Children as young as 4 were systematically stripped of their names, languages, religions, and traditions, and taught that the ways of their people were savage and wrong.
Those who died were buried near the athletic fields. But over time, wooden markers rotted, and in 1927 the cemetery was relocated in a muddled excavation.
One boy appears to have been named on two separate headstones. Others were named on none.
Today the only stone to mark the short life of Mary Kininnook stands 3,300 miles away, in Saxman, Alaska, a white spire of remembrance erected by a father and mother who had no body to bury.
The Tlingits — the “people of the tides” — have lived for eons on the broken chain of islands that make up the southern Alaska panhandle.
Mary Kininnook was born there, on Tongass Island, on Christmas 1894. By then the events that would deliver her to Carlisle were already in motion.
Former cavalry officer Richard Henry Pratt established the school with help from Christian reformers and a federal government eager to “civilize” Indians — a more humane, less expensive option than killing them outright.
Pratt encouraged and coerced tribal leaders to send their children east, promising to teach them the ways of the white man. His motto, “Kill the Indian, Save the Man,” became the call for dozens of similar schools built across the United States and Canada.
The head of the Presbyterian Mission in Alaska was the Rev. Sheldon Jackson, an explorer credited with helping to introduce the reindeer to the territory. As the U.S. agent in charge of Alaska education, he worked to suppress native languages and religions, insisting that classes be taught in English and “pervaded by the spirit of the Bible.”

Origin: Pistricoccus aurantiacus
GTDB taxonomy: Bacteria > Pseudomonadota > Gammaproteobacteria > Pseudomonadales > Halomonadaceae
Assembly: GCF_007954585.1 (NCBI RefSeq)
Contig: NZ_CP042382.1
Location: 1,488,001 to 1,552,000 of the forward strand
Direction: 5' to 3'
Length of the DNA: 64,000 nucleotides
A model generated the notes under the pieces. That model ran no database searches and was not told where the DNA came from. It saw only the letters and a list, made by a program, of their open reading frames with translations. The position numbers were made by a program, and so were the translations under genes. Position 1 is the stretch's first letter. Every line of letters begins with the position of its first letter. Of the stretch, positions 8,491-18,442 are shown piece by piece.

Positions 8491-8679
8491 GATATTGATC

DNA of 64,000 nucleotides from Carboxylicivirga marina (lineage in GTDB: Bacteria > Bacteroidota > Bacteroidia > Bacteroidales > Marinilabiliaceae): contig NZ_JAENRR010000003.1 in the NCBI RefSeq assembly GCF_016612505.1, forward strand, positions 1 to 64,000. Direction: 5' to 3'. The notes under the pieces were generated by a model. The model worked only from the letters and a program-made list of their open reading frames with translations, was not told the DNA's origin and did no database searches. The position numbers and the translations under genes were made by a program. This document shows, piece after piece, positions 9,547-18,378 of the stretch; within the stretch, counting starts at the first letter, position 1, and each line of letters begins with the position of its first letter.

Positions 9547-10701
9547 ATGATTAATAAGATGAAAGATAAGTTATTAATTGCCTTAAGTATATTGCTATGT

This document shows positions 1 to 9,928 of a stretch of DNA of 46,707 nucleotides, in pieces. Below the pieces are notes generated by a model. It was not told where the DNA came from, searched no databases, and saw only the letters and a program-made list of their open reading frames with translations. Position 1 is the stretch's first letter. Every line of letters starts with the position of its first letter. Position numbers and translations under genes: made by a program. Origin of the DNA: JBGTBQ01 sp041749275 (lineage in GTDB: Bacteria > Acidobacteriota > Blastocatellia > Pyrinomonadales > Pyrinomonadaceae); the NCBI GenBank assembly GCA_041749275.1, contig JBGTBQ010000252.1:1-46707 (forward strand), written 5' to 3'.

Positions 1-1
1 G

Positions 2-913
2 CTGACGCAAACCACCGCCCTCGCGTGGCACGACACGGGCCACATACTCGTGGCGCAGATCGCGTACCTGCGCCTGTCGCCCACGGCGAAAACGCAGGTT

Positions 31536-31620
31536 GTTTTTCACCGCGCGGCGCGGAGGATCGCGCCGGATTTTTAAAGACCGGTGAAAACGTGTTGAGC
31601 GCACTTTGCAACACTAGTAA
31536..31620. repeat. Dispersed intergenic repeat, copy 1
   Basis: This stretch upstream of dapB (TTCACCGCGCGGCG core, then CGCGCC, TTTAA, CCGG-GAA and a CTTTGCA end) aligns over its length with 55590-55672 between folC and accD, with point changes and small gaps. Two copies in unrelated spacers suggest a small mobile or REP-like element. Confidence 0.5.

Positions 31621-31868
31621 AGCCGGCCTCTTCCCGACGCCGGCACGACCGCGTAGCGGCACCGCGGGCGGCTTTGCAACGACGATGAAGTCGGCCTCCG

His ties to Carlisle ran deep.
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His wife was the sister of the Rev. George Norcross, pastor of the borough’s Second Presbyterian Church — Pratt’s religious home. The three men shared similar goals for the Indians, as did a Jackson protégé, the Rev. Edward Marsden, the missionary assigned to Saxman.
The first two Alaskan children arrived at Carlisle in 1888, according to school newspapers. More soon followed. At times, Jackson and Marsden personally escorted children to the school gates.
In Saxman, Marsden grew close to William and Lucy Kininnook, who would later name a son after him. The couple wed in the church on Jan. 15, 1903, and three days later saw the baptism of their two children, 8-year-old Mary and 12-year-old Paul, church records show.
Nine months later, both children arrived at Carlisle.
Mary was soon enrolled in the “outing” program, which lent students to local families who ran farms and businesses, furthering their assimilation and providing free summer labor.